Lance Armstrong confesses to doping
Lance Armstrong finally confessed to using performance enhancing drugs during his cycling career on Thursday, admitting he cheated to win all seven of his Tour de France titles.
Describing himself as a “bully” and a “deeply flawed character”, Armstrong ended years of denials by revealing some of his darkest secrets in an interview with talk show host Oprah Winfrey at his hometown of Austin, Texas.
In the opening question of the televised interview recorded three days earlier, one word was all it took to dismiss any remaining doubt his success on the bike was fueled by doping.
“Yes,” he replied when asked directly whether he used performance enhancing drugs.
True to her word, Winfrey rapidly fired probing questions at Armstrong, offering little respite and grilling him about selected aspects of his tainted career. Winfrey, however, did not satisfy many viewers' request for deeper questions related to accusations related to bribing and fraud. These topics needed a professional journalist to probe deeper into what is a complicated story.
Without any hesitation, and showing no signs of emotion, Armstrong replied “yes” to a series of questions about whether he used specific drugs, including erythropoietin, human growth hormone and blood doping.
Asked why he had repeatedly lied about using banned substances until Thursday’s startling admission, he told Winfrey: “I don’t know I have a great answer.
“This is too late, probably for most people, and that’s my fault. I view this situation as one big lie that I repeated a lot of times.
“It’s not as if I said no and moved off it. While I’ve lived through this process, I know the truth. The truth isn’t what I said and now its gone.”
A cancer survivor who inspired millions with what had seemed like a fairytale career, Armstrong said he did not believe he could have achieved what he did without breaking the rules due to the culture of drugs in cycling.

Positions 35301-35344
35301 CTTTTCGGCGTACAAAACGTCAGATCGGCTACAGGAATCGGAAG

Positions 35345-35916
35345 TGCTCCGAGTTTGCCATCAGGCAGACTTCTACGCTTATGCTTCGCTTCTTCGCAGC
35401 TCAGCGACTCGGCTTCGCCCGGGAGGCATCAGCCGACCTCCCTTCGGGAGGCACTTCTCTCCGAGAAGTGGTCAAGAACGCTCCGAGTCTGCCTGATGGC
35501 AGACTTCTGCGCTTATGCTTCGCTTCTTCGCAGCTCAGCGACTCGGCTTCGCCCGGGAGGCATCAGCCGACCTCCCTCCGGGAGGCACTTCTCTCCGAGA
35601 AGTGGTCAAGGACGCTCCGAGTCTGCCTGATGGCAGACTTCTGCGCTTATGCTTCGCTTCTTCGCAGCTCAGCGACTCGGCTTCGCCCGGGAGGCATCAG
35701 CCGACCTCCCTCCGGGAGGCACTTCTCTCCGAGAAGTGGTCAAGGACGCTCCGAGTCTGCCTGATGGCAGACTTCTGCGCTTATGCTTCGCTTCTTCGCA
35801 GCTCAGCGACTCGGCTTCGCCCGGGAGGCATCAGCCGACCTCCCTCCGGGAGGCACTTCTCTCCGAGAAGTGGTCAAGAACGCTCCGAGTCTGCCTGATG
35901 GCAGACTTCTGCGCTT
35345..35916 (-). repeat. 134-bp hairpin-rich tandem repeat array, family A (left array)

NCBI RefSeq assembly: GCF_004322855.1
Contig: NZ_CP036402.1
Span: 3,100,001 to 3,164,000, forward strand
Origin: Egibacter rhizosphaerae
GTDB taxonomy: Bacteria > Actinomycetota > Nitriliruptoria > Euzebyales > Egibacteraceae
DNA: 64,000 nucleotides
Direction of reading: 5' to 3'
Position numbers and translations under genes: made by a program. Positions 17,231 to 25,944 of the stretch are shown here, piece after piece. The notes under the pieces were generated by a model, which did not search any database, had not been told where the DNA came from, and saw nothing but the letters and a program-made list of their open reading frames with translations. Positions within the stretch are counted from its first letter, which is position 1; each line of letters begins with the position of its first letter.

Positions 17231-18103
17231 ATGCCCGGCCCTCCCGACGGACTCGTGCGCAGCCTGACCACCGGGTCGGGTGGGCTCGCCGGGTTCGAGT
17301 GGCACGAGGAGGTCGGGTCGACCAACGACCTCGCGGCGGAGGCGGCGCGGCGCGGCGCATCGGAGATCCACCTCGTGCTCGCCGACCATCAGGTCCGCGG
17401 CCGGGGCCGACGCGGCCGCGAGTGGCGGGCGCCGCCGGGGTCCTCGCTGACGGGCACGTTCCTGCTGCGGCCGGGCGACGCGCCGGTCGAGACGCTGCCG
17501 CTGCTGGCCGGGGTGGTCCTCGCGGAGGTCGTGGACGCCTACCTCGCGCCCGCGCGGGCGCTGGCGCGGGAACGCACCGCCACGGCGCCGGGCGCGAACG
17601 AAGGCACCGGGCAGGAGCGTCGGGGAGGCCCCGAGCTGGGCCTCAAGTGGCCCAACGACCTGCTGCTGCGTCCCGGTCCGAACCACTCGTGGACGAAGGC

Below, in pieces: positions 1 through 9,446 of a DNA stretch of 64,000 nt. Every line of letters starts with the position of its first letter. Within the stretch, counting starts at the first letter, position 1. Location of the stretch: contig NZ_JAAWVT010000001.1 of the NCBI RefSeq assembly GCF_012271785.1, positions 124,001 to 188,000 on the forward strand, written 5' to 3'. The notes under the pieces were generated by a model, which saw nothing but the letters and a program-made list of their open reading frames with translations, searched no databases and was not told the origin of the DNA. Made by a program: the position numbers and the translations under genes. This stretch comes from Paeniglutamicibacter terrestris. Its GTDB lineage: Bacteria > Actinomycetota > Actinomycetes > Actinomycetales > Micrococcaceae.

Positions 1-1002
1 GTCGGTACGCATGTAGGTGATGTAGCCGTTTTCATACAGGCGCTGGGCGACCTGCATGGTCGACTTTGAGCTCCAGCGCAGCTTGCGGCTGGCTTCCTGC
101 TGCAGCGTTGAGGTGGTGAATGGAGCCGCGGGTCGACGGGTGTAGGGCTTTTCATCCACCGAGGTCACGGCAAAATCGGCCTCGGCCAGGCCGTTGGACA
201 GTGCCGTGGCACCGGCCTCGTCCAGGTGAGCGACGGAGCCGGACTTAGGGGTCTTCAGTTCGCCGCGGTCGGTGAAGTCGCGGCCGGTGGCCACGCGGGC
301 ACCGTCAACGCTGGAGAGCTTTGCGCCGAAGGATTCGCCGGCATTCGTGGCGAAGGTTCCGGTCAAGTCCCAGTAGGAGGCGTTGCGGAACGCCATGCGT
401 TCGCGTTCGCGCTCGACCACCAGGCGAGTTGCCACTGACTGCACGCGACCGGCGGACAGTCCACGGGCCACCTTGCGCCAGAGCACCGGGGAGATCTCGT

“Not in that generation. I didn’t invent the culture, but I didn’t try to stop the culture,” he said.
“It’s hard to talk about the culture. I don’t want to accuse anyone else. I’m here to acknowledge my mistakes.”
He said he never considered himself to be a cheat and was sure he would get away with it, until out of competition tests were introduced and testing procedures dramatically improved.
Armstrong claimed the last time he cheated was in 2005, when he won his seventh Tour de France on the streets on Paris. He made a comeback in 2009 but said he never used drugs again.
The United States Anti-Doping Agency (USADA), however, claims it has collected blood from Armstrong in 2009 and 2010 that is “fully consistent with blood manipulation including EPO use and/or blood transfusions.” Michael Ashenden, an Australian exercise physiologist specializing in blood doping, also disagrees with Armstrong's claim.
“I looked up the definition of a cheat to gain an advantage. I didn’t view it that way. I viewed it as a level playing field,” he claimed.
Armstrong’s admission came just months after the U.S. Anti-Doping Agency released a detailed report describing him as the ringmaster of the “most sophisticated, professionalized and successful doping program that sport has ever seen.”
While he confessed to cheating and bullying,